Protests around the Near and Middle East over the last three months have surprised many in the West, who may have thought that the sleeping giant of the region--its growing population and consciousness of conditions elsewhere in the world--would never express itself publicly. Apparently, the penetration of media--television, movies (video), cell phones, internet and texting, etc.--into previously "dark" parts of the globe has been having an effect. It has been thought that this phenomenon will eventually "open up" China to Western influences, much as Japan was "opened up" in the late 19th Century.
This concept of prying open previously "closed" societies, or those which had developed a sort of insular character, was an aspect of colonialism, chiefly the notion that Western powers could exploit Third World nations, with the excuse (pretext) that they were "civilizing them." But the domination of "primitive" or "backward" or weak societies by technologically superior Western powers was not an honorable duty. Britain's influence upon India, for instance, or South Africa, was undoubtedly a mixed blessing; much of Great Britain's vaunted technological and cultural "order" was simply imperialism in its purest form.
Most of the African, Asian and Middle Eastern regions today bear the vestiges of Western domination and meddling. Borders, relationships, class distinctions are hybrid adaptations of Western cultural organization and structure. Which is to say that they still look a good deal more like how we imagined they should look, than they would have, had there never been the colonial expansionism of the 17th, 18th, 19th and 20th Centuries. We can't undo history and turn back the clock. The march of industrialism, capitalist development and exploitation, and intellectual enlightenment which has occurred over the last four centuries has an irrevocability about it which appears unstoppable. In a sense, the rise of China and India, Indonesia and the other Tigers fulfills a promise made at least two centuries ago, when the organization of society turned away from agrarian concentration of land, and mass production began to take hold. China and India are simply late-comers to the party. In the West, we're still surprised when the paradigm shift, foretold so long ago, has finally come to pass.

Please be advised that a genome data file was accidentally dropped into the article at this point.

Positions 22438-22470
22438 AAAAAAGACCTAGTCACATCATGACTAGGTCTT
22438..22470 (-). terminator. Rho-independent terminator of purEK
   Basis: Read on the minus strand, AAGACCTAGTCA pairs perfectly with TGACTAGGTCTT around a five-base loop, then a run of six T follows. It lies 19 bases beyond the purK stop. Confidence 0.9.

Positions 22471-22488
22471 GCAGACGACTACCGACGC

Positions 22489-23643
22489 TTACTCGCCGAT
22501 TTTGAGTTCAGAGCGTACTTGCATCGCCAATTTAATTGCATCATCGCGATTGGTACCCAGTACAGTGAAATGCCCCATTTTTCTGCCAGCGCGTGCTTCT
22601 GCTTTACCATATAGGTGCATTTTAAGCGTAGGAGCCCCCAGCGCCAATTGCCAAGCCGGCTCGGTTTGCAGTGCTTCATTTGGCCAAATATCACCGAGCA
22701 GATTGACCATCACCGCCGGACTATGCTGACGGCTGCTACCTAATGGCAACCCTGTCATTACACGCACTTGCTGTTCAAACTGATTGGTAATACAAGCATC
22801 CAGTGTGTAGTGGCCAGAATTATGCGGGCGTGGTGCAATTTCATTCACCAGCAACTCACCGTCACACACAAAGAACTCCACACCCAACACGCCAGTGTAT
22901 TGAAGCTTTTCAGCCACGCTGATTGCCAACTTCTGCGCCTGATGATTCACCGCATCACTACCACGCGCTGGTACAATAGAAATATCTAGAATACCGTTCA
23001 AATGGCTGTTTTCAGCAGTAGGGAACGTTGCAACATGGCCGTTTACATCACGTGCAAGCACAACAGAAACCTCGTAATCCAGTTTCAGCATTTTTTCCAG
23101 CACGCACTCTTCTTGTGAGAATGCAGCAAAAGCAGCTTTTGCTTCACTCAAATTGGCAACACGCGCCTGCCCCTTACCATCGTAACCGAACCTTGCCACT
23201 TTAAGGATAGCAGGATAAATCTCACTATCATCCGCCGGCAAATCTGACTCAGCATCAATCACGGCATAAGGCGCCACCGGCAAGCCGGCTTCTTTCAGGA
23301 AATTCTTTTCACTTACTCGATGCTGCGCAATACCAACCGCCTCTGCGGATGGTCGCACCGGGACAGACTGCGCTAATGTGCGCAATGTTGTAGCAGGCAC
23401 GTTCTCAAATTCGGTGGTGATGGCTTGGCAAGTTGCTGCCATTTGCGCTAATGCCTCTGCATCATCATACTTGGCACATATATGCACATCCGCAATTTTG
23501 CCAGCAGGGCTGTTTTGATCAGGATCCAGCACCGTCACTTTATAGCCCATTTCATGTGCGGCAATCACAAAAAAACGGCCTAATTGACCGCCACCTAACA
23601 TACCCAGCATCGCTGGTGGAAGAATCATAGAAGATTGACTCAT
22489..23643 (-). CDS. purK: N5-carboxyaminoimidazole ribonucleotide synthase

The Middle East is, in this respect, quite like Asia. Europe's "disintegration," as symbolized by the First World War, was an expression of the "delay" of Germany, Italy and Central Europe to achieve a widened enfranchisement of political power; they were latecomers too, and the dictatorships represented a transition between the old hereditary figure-heads of the Middle Ages, and the Parliamentary forms of Western Europe and America. The rise of China and India represents the same kind of transitional birthing pains. Mao ruled China with an iron fist, just as Britain dominated India. It may only be a matter of time before the real power centers of China--the present-day capitalists building great fortunes and influence on a global scale--sweep the old Communist hierarchy aside for more practical instrumentalities.
Are the rising societies of Tunisia, Egypt, Libya, and elsewhere in the Near East, the harbinger of a real transition to a democratic-styled institutional framework? Or will these surging mass protest movements be hijacked by the old religious institutions which still guide much of the thinking and opinion in these societies? My guess is that it's still too early in the game, for us to expect parliamentary structures to be established. The tradition of dictatorial power is still stronger than any notion of Western style enfranchisement. That's true in Iraq, Afghanistan, Iran, Lybia, Jordan, Arabia, Egypt, Syria, Yemen. It would be unreasonably optimistic to expect anything better than theocratic oligarchies in any of these states, for at least another quarter century. Wishing won't make it otherwise.